Other songwriter and publisher organizations did not immediately respond to Variety‘s requests for comment.

The letter follows below in full:

To whom it may concern:

The beauty of the music industry is that it operates at its best as an ecosystem. Behind most songs, there is a story of collaboration. By the time of release, a song has been touched not just by the artist, but by songwriters, producers, mixers, engineers, record labels, publishers, managers and more.

Over the last few years, there has been a growing number of artists that are demanding publishing on songs they did not write. These artists will go on to collect revenue from touring, merchandise, brand partnerships, and many other revenue streams, while the songwriters have only their publishing revenue as a means of income. This demand for publishing is often able to happen because the artist and/or their representation abuse leverage, use bully tactics and threats, and prey upon writers who may choose to give up some of their assets rather than lose the opportunity completely. Over time, this practice of artists taking publishing has become normalized; and until now, there has been no real unity within the songwriting community to fight back.

That is why we have decided to join together, in support of each other, and make a change. What we are saying is this:

This body of songwriters will not give publishing or songwriting credit to an artist who did not create or change the lyric or melody or otherwise contribute to the composition without a reasonably equivalent/meaningful exchange for all the writers on the song.

To be clear – this action is being taken for two main purposes. First and foremost, we hope that this action will protect the future “us”, the next generation of songwriters – those who believe they have no leverage and no choice but to give up something that is rightly theirs. The second purpose is to shift the rhetoric and perspective surrounding the role of a songwriter. As songwriters, we are fully aware of the importance of the artist who goes on to perform and promote the songs we write, the role of the producer who takes the song to the finish line, and the role of the label that finances the project and plans for strategy and promotion. In light of that, we are not suggesting we dip into those revenue streams, we are not asking for something we don’t deserve. We are simply asking for that respect in return. We are simply asking that the ecosystem stay in balance; we are simply asking that we not be put in positions where we are forced to give up all we have in exchange for nothing; we are simply asking that we give credit where credit is due and only take credit where credit is earned.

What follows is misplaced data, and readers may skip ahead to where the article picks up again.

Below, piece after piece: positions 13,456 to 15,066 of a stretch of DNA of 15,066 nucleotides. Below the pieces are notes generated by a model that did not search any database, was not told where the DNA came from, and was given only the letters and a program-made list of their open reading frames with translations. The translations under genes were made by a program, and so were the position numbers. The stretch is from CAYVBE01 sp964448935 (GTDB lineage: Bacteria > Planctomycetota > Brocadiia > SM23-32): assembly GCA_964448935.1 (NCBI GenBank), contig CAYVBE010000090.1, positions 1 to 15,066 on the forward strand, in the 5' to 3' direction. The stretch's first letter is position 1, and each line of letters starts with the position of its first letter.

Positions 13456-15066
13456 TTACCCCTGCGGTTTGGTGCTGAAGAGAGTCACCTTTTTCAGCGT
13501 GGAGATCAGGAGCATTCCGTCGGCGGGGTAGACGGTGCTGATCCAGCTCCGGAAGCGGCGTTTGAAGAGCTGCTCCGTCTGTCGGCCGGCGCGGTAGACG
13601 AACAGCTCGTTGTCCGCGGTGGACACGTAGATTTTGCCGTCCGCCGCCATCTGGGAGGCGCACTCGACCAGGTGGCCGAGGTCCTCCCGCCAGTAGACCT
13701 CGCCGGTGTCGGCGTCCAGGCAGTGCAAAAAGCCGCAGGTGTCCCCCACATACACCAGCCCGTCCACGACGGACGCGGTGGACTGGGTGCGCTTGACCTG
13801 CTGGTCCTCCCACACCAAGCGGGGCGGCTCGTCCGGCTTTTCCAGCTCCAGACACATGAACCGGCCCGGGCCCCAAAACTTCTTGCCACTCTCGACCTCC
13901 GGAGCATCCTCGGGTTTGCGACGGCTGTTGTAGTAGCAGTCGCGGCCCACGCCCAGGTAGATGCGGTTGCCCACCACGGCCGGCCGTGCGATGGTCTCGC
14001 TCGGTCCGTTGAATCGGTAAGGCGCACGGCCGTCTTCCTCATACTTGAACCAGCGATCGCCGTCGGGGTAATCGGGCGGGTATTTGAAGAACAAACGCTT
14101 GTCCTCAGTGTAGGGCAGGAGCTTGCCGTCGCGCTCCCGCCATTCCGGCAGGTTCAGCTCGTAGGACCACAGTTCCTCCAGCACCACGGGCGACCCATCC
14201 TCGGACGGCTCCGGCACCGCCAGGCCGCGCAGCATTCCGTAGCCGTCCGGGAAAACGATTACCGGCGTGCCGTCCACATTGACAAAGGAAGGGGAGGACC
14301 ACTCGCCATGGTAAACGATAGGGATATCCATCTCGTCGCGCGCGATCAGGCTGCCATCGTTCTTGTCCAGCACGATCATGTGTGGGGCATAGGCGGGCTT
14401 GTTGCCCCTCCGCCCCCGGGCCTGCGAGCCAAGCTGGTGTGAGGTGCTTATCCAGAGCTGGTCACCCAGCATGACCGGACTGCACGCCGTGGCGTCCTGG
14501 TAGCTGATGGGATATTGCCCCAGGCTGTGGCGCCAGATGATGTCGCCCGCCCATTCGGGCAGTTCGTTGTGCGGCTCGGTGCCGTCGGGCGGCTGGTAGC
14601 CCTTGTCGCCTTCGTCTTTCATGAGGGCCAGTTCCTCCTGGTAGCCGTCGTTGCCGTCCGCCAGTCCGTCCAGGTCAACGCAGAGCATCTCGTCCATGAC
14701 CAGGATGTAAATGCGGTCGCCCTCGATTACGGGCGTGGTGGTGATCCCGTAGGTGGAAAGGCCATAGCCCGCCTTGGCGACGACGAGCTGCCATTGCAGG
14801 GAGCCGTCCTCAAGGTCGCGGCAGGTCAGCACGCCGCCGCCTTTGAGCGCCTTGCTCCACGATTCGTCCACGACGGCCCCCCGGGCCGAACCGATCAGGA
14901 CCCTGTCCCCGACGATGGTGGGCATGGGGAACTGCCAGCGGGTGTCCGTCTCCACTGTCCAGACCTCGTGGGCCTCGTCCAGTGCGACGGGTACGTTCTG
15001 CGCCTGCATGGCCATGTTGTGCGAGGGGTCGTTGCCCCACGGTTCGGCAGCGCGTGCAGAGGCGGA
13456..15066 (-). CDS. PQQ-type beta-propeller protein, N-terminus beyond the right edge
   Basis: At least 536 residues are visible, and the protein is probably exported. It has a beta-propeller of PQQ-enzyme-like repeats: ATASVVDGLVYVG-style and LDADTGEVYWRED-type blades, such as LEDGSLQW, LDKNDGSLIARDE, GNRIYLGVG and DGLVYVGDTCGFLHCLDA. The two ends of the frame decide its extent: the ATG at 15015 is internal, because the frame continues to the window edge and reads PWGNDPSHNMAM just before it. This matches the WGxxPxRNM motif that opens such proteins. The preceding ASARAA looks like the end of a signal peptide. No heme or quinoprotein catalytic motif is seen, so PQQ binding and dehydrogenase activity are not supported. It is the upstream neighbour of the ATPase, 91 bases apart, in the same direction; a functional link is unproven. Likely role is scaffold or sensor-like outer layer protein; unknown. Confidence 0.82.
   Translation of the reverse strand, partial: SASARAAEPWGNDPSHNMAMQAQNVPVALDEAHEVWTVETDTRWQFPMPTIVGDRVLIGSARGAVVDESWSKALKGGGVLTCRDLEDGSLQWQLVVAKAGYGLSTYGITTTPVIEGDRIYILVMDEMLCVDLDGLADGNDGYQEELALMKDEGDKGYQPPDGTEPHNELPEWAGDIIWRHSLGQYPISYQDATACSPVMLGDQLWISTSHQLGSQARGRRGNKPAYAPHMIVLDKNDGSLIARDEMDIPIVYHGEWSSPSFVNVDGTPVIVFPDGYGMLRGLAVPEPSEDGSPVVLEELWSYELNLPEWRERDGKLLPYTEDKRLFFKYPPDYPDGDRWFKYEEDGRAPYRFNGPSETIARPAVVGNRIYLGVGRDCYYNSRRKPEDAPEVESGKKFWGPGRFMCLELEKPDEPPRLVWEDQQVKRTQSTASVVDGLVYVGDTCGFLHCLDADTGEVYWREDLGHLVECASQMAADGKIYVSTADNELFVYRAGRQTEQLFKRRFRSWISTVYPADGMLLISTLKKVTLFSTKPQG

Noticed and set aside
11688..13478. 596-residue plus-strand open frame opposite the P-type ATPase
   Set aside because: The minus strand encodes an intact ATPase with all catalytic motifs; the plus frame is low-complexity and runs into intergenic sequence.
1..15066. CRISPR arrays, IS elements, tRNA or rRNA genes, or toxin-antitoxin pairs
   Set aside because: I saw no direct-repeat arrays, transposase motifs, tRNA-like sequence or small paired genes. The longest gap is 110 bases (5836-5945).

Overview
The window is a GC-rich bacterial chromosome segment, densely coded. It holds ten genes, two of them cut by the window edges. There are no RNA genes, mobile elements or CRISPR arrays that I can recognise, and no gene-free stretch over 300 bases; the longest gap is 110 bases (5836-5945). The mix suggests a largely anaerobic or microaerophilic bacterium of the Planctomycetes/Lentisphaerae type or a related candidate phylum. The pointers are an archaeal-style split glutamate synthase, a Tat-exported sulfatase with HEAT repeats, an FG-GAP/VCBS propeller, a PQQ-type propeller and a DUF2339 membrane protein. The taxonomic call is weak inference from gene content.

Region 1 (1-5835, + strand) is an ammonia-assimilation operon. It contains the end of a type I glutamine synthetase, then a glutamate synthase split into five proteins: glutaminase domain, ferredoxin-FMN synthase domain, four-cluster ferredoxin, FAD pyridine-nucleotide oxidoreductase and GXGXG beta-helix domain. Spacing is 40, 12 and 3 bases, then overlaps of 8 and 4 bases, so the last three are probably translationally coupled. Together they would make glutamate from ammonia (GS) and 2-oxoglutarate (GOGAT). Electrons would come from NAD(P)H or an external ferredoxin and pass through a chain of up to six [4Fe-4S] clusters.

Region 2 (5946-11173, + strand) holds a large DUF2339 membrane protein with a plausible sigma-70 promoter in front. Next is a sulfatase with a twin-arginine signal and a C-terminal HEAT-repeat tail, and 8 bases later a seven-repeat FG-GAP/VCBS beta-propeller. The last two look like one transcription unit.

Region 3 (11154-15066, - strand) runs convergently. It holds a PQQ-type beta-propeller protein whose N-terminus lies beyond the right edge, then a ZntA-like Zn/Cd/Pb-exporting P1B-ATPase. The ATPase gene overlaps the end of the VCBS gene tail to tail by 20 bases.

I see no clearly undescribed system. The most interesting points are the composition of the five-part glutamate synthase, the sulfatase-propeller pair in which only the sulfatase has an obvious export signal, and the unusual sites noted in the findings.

If we take the song out of the music industry, there is no music industry. As of today, we will no longer accept being treated like we are at the bottom of the totem pole, or be bullied into thinking that we should be making sacrifices to sit at the table. We are all in this together, and we all need each other for this wheel to keep turning. So let’s start acting like it.

Sincerely,

The Pact

 

Source: Music – Rolling Stone

Share on facebook
Facebook
Share on twitter
Twitter
Share on linkedin
LinkedIn
Related Post

NEWSLETTER

Sign up for Breaking News, Newsletter, Blog Posts and Special Deals from 1631 Digital and their media/marketing partners.

Subscribers agree to be contacted from 1631 Digital News and/or their media/marketing partners for breaking news alerts, newsletters and special media marketing offers via email, mail and/or texting communication.